Last month, I decided to write about all the things I have learned here in Papua New Guinea. This month, I would like to be completely open and transparent with you about all the things I have not learned...yet. I just didn't want you to think I was feeling superior with my new found knowledge of gecko poo. Anyway, here it goes...

1. I have not learned to tell the difference between a bug crawling down my shirt or a bead of sweat rolling down my shirt.

2. I haven't learned how not to be embarrassed about my underwear hanging out in front of all my neighbors, friends, and co-workers.

3. I have not learned how to get the gecko poo off the top panes of my windows (they are very tall and right next to stairs where I cannot put a ladder)

Those are turds, not dead bugs

4. I have not figured out how the mosquitoes are biting me underneath my clothes.

5. When I am having a bad day, I have not learned to tell if it is from PMS or culture shock.

Does "complete" include relief from bad smells, a language you don't understand, and not having a Wal- Mart?

6. I have not learned to drive on the opposite side of the road. (that is what husbands are for, right?)

7. I still have not learned how to work up the motivation to make donuts, even though I look at the recipe on the internet daily.

A girl can dream, right?

8. I haven't learned to like Australian Snickers. Chocolate needs sugar. There is just no point without it.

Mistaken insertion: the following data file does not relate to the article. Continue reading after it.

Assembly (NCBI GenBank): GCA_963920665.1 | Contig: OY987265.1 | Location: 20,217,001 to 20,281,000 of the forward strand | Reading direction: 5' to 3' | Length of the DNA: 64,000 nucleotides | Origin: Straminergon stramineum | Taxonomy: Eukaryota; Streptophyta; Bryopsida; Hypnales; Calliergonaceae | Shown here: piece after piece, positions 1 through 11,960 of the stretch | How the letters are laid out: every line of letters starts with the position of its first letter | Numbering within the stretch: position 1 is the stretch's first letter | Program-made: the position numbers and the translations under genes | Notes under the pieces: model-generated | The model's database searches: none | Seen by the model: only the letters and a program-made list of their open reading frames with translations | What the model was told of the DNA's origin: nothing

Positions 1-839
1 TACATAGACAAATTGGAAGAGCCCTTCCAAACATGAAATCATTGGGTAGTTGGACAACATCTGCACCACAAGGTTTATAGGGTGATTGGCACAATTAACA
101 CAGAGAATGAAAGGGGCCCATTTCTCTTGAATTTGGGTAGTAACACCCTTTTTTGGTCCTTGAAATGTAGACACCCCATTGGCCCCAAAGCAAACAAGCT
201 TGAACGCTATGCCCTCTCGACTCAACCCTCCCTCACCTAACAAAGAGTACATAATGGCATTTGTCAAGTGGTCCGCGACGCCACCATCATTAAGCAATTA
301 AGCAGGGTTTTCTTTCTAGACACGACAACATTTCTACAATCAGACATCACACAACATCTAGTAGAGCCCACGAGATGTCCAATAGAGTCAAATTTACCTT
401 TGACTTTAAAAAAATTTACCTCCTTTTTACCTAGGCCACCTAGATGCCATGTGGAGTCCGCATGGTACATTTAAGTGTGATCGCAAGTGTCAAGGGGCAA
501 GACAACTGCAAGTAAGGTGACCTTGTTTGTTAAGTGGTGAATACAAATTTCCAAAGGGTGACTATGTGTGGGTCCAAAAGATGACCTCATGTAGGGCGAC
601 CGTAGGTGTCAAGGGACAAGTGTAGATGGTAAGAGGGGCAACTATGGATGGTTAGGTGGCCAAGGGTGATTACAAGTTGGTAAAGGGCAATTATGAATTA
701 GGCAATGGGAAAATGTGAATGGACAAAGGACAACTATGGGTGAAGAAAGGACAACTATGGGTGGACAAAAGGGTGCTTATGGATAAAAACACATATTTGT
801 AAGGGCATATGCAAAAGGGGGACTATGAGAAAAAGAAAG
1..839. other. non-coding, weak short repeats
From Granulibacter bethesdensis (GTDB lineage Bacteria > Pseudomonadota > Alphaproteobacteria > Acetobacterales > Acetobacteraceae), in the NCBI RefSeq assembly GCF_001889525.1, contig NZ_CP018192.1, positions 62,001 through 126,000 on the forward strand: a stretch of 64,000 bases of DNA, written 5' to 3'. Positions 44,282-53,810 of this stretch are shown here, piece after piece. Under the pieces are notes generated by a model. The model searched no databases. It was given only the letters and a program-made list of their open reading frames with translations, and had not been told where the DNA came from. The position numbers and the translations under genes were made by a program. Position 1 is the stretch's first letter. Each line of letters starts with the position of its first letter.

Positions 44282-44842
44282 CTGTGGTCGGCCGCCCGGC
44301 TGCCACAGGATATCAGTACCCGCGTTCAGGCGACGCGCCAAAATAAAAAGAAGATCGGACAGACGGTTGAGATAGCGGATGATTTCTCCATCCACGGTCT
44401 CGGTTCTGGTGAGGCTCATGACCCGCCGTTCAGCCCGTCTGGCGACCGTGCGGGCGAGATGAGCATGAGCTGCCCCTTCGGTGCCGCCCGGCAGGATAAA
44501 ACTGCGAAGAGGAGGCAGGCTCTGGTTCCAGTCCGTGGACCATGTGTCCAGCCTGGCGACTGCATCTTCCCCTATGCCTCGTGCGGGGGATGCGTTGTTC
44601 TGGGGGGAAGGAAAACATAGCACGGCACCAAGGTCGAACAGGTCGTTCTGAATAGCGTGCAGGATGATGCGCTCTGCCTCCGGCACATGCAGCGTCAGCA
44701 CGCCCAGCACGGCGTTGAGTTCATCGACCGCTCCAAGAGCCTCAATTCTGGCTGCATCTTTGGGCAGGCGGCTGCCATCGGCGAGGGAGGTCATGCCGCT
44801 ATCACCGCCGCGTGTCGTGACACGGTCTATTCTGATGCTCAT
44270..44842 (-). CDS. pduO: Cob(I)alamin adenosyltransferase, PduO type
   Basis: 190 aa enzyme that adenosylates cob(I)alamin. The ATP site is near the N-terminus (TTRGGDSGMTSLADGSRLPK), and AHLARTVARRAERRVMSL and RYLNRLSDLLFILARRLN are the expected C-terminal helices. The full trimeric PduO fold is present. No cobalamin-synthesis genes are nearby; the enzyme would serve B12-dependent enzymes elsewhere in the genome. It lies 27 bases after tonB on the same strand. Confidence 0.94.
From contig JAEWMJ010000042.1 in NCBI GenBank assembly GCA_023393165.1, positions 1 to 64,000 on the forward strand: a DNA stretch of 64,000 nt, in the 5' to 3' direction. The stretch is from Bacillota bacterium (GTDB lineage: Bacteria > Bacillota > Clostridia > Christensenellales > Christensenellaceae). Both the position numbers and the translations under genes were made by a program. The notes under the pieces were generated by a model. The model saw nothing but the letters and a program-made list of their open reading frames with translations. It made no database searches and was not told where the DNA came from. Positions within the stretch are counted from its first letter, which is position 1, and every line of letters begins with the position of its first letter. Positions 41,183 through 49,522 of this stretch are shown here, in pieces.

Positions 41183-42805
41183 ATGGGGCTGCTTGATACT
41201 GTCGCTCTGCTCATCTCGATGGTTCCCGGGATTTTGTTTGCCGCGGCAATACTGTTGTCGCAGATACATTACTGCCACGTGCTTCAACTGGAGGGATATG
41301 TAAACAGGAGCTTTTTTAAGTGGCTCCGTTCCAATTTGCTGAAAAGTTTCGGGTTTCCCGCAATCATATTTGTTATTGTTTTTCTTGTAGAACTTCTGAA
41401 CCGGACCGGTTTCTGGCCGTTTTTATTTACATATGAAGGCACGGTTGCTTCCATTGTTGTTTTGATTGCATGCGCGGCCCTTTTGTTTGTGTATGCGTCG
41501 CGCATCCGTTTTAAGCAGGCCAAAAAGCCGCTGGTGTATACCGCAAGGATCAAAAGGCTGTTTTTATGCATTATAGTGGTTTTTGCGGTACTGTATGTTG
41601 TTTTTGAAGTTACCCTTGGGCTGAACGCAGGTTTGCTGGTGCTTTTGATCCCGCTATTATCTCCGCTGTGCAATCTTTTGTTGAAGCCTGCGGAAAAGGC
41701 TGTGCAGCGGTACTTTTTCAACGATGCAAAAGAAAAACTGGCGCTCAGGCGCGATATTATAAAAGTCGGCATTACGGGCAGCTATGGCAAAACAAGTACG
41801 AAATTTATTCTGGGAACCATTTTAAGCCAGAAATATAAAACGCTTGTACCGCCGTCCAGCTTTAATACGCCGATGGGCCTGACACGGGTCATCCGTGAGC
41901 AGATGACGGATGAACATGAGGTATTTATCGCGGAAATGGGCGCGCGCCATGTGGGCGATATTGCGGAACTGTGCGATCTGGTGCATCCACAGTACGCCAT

9. I haven't learned to "just get used to" bugs and worms being in my food. Many missionaries here, don't sift anymore. But I have seen what lives in there, and I can't keep those images from popping into my sweaty head when I lay it on my pillow at night. Then every morning I wake up, go downstairs and hug my sifter.

If only this were a video and you could see them crawling around in there. You would sift too!

10. I haven't learned how to explain to my little girls why little boys are naked here. (I use the term "little" loosely, as we have seen up to 11 and 12 year olds naked at the beach. That, is pushing it) Thankfully, they haven't asked me, yet. But I need to find an answer for this one soon, because I know it is coming!

Sunday, August 7, 2011

Ode to a Sifter

To My Dearest Sifter,

You are silver and sleek...

And make my bread light and fluffy...

I shake you and pound you, yet you do your job beautifully, without complaint...

Sometimes, I resent you. That extra step in the long process of cooking every little thing from scratch. But after what I saw cradled in the bottom of your wonderfully woven mesh today, I will NEVER. EVER. NEVER resent you again. You are my best friend. For life.

A very grossed out,
Tribal Wife

P.S. Those are case you couldn't tell from the picture.

Wednesday, August 3, 2011

Spa Day